The Coral – Lyric Theatre, Salford Lowry – 17th July 2010

Posted on July 23, 2010

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written for High Voltage

The music industry has become an increasingly fickle entity.  Record labels are now far more inclined to drop underperforming artists, making musicians seem disposable and temporary. Stories of record labels showing blind faith in a band they have a passion for seem a distant memory, with most music acts now lucky to get a couple of releases under their belts before they are thrown mercilessly onto the scrap heap. Therefore, huge credit must go to The Coral for genuinely standing the test of time. In such a difficult working landscape they have remained surefooted, consistently releasing new material for the best part of a decade. Tonight at the Lowry, they provided a solid display of musicianship and proved unequivocally that they are an accomplished outfit deserving of sustained success. They will never be a massive band, but they have enough ingenuity to ensure that their small band of loyal fans remain happy.

With longevity comes the comfort of knowing that you have plenty of material at your disposal when performing live. They played tracks spanning the length of their career tonight, with songs from their first album proving particularly effective. High-octane numbers such as ‘Wildfire’, ‘Spanish Main’, ‘Goodbye’ and ‘Calendars & Clocks’ eventually roused a rather subdued audience, culminating in a small stage invasion during the encore. They also showcased material from their latest record ‘Butterfly House’, but, in truth, these songs were lacking the passion and intensity of their earlier work. ‘Green is the Colour’, ‘More Than a Lover’ and ‘Falling All Around You’ are nice songs but they didn’t quite resonate to the level required in a live situation.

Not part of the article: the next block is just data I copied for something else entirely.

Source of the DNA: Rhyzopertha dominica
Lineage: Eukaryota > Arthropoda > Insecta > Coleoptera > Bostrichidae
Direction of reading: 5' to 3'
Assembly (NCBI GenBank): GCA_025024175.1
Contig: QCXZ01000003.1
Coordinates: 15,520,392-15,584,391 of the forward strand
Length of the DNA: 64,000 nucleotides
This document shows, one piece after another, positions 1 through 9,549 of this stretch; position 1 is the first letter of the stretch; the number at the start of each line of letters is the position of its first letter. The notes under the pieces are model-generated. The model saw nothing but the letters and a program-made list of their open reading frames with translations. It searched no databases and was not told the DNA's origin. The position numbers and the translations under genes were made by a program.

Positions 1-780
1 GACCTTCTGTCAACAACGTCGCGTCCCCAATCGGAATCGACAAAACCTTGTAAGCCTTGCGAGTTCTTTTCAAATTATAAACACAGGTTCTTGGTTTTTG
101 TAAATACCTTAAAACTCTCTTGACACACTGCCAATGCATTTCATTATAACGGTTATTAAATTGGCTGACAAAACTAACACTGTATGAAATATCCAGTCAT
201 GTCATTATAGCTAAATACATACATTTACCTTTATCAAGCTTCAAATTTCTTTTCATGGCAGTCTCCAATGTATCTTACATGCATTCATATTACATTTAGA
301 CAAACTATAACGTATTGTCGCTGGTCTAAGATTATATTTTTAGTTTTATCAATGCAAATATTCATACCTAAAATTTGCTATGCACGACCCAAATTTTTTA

Despite being written off by some as 60’s regurgitation, their sound is in fact rather more eclectic, with West Coast psych-pop, folk, Ennio Morricone and Simon and Garfunkel just a few of the detectable influences one can trace. They write some excellent vocal harmonies which add a touch of quality to some of their songs and they play with great professionalism. There are some limitations, with some poor lead guitar playing the principal offender, but overall they remain a relevant and impressive band.


A solid showing tonight, and the fact that none of the band have even turned 30 yet, suggests that The Coral may be around for a lot longer yet. Their musical nous is obvious and they have garnered a huge amount of experience in their career to date. I certainly wouldn’t begrudge them further success.

words by Rob Pollard                                                                      photography by Sam Ellis

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Posted in: Music